Lack of skills outweighs race as a factor in wage disparity.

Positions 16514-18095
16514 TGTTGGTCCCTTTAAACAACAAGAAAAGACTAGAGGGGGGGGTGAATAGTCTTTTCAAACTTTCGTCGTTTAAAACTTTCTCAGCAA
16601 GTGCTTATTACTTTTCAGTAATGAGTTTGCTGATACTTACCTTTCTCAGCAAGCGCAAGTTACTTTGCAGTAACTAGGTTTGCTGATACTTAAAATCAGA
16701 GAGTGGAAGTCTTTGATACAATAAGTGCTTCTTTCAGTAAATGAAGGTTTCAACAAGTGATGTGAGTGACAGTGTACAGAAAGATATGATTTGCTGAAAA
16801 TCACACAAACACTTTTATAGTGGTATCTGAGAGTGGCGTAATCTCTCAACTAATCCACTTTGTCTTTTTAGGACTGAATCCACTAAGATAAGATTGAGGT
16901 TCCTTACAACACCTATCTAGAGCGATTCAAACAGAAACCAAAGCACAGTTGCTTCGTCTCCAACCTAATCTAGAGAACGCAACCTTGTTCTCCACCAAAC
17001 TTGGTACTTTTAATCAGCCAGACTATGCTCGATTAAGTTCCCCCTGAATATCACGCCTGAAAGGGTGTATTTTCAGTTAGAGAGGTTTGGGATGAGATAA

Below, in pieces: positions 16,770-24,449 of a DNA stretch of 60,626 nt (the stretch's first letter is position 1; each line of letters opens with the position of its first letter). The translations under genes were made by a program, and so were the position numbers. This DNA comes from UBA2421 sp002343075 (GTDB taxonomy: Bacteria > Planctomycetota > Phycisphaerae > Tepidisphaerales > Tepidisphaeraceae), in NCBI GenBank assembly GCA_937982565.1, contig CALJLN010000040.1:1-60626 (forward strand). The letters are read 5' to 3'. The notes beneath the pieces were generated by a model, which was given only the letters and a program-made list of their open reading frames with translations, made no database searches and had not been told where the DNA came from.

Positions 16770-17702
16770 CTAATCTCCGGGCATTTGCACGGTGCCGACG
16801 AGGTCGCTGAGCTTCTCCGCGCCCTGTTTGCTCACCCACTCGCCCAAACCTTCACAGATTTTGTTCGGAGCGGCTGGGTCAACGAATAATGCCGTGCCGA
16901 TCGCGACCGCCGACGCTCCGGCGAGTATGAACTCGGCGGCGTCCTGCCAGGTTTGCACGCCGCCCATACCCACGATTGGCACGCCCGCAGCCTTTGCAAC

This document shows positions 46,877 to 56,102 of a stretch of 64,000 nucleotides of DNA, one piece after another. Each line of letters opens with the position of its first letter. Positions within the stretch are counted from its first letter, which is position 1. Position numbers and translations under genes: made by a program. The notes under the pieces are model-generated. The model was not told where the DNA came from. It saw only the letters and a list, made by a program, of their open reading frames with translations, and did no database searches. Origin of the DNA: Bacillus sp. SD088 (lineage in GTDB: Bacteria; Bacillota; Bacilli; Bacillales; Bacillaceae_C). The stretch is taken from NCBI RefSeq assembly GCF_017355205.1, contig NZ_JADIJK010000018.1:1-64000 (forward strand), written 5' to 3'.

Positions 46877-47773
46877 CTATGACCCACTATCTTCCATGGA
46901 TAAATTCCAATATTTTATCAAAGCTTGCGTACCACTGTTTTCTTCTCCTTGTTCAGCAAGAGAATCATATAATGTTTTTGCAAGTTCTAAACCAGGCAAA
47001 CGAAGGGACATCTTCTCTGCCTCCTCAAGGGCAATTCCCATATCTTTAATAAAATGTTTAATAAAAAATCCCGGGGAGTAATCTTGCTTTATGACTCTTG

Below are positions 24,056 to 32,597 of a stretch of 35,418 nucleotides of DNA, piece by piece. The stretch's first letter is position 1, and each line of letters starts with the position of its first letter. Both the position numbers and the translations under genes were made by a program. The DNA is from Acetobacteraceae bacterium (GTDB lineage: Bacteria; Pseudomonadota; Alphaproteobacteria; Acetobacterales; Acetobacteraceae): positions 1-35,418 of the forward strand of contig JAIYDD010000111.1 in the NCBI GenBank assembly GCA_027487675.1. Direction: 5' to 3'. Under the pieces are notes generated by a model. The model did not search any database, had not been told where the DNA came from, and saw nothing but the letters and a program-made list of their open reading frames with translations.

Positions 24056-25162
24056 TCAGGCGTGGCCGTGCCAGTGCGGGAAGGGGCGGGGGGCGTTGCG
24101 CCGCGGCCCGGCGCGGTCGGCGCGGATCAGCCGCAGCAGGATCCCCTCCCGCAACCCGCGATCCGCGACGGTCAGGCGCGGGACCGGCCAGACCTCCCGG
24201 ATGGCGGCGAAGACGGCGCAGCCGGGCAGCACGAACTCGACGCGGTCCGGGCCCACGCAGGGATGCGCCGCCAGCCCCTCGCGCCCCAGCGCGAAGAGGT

More than overt discrimination, what now drives America’s achievement gap between blacks and whites, says Chicago economist and Nobel laureate James J. Heckman, is a lack of skills. Arguing for the importance of early-childhood education, Heckman writes in a 2011 National Bureau of Economic Research working paper that the skills that determine success—not only what Heckman calls “smarts,” but also conscientiousness, perseverance, and sociability—emerge before children begin school. To demonstrate the importance of skills versus racial discrimination, Heckman took the hourly wage shortfalls for adult blacks and Hispanics versus whites and adjusted them for skills, based on scholastic ability scores. For African American men, the wage gap shrank from 25 percent to 6 percent, and for Hispanic men it shrank to “essentially zero.”